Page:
In a small village south of Oxford with my wife, Lucy, and our three teenage daughters. We used to live in Barnes but we moved out here in 2004. We’ve got horses, dogs and cats, so you could call it a zoo. We still have a place in Barnes where I stay during Wimbledon.
Best meal you’ve had?
My retirement night at Nobu in 2007. The British team had just won our Davis Cup tie against Croatia at Wimbledon, so a dozen of us — including Andy and Jamie Murray — went out for a delicious dinner. I wasn’t paying, so I ordered lots of nice champagne and wine. That was a great way to bow out.
Which shops do you rely on?
Thom Sweeney for suits and Lacoste for casualwear. I’m a typical bloke when it comes to clothes shopping — I want to go in, bulk-buy, then get out as quickly as possible.
Who is your hero?
Björn Borg. My mum took me to Wimbledon for the first time in 1981. I was six, saw Borg play and decided I wanted to become a professional tennis player. Eventually I got to play him in an exhibition match at the Royal Albert Hall. I’ve never been so nervous on court. You’re supposed to keep your eye on the ball but I couldn’t help looking down the other end at him.
Wine. I’ve always enjoyed it, ever since trying my first glass of rosé on a family holiday to Portugal. When we moved into our house, I put in a cellar. I’ve got a half-decent collection but we made a dent in it during lockdown.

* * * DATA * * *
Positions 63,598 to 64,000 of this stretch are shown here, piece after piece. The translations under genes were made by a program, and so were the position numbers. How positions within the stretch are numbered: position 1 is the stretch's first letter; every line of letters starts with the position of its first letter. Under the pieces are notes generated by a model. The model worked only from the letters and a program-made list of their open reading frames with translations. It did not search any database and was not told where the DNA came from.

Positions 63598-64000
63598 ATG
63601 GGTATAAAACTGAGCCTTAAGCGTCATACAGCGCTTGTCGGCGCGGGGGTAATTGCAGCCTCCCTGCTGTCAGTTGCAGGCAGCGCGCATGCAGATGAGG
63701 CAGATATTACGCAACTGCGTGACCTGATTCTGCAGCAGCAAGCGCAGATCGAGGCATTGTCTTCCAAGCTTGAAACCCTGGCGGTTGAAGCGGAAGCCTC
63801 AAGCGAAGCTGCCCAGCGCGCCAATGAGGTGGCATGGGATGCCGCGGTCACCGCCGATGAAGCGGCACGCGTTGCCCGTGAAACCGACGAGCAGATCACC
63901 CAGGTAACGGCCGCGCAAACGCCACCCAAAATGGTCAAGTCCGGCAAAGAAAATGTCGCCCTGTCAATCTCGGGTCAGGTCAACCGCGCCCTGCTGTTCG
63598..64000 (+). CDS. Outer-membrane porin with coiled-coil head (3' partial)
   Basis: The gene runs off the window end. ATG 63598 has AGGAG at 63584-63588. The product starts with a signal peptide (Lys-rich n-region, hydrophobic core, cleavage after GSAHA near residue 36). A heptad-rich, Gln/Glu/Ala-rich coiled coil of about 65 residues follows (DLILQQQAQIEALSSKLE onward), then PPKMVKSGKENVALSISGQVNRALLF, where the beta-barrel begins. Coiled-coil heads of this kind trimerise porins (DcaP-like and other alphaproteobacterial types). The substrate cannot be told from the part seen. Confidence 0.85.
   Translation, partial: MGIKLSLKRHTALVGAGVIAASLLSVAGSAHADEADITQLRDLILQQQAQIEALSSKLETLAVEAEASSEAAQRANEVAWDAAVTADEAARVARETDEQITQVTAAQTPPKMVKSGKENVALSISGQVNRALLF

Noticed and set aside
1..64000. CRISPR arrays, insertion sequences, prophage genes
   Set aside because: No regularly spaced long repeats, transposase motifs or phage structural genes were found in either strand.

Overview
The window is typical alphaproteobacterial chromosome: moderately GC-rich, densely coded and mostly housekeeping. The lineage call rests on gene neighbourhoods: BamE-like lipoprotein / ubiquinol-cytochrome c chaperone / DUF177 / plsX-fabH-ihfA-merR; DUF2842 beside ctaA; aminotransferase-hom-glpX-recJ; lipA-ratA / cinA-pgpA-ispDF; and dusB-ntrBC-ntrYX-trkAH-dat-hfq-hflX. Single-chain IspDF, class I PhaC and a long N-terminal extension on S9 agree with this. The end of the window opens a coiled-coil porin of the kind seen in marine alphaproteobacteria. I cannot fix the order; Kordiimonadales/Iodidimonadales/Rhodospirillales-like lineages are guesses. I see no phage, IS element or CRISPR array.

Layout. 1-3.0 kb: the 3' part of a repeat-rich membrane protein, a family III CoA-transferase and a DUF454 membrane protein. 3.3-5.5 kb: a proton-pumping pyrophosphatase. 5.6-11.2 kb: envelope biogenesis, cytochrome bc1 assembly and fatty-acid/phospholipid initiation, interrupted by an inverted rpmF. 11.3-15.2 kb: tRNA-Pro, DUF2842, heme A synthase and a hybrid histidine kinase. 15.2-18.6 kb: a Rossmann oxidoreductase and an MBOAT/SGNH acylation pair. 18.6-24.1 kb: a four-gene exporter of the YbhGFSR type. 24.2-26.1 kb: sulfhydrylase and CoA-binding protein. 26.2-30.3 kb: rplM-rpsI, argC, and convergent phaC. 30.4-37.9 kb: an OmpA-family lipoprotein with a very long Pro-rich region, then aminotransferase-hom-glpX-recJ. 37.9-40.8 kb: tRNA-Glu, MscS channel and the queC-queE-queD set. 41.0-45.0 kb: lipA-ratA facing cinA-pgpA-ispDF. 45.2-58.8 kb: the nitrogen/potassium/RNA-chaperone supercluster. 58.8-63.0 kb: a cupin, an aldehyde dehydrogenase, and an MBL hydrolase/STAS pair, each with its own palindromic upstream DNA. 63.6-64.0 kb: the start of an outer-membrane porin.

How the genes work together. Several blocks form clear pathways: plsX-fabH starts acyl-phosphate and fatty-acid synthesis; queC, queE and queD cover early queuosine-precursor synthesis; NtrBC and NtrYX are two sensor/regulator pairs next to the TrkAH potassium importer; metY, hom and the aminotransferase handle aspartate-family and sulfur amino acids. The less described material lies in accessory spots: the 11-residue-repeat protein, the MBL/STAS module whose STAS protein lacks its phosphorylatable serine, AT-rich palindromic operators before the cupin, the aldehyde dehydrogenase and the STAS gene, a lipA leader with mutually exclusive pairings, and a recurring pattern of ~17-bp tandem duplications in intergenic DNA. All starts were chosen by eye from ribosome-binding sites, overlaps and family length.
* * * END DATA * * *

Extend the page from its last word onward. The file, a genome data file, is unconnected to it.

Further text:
Where would you recommend for a first date?
A walk in Richmond Park, then a drink by the river. London’s parks are very special and Richmond has that slightly wilder feel with all the deer. Or maybe Henman Hill with a big jug of Pimm’s on a hot summer’s day.
What’s the best thing a cabbie has ever said to you?
I had a brilliant one last week, actually. The driver said: ‘You won’t believe my level of knowledge about your matches at Wimbledon.’ He literally reeled off all these games from 1996 to 2006, some of which I’d half forgotten.
If you could buy any building in London and live there, which would it be?
I’d want an old building near some green space, so let’s go for Kensington Palace. You can organise that, right?
What would you do if you were Mayor for the day?
Sort out the traffic. I can’t bear traffic jams, so if I have to go into town for work, I tend to leave home at 5.30am just to beat the rush.
Where do you go to let your hair down?
I go out with my friends in Barnes. I’m also a member of Beaverbrook Golf Club in Leatherhead and they’re about to open a townhouse on Sloane Street. It’s got hotel rooms, bars and a gourmet Japanese restaurant. I can’t wait to check it out.
Do you prefer playing or commentating at Wimbledon?
Playing, no doubt. I love my media work but playing on that stage is the pinnacle of our sport. That’s as good as it gets.
Where would you like to be buried?
Centre Court but the ground staff wouldn’t like it, so you’d have to do it in the middle of the night.
Tim Henman is part of the BBC’s Wimbledon coverage from 28 June to 11 July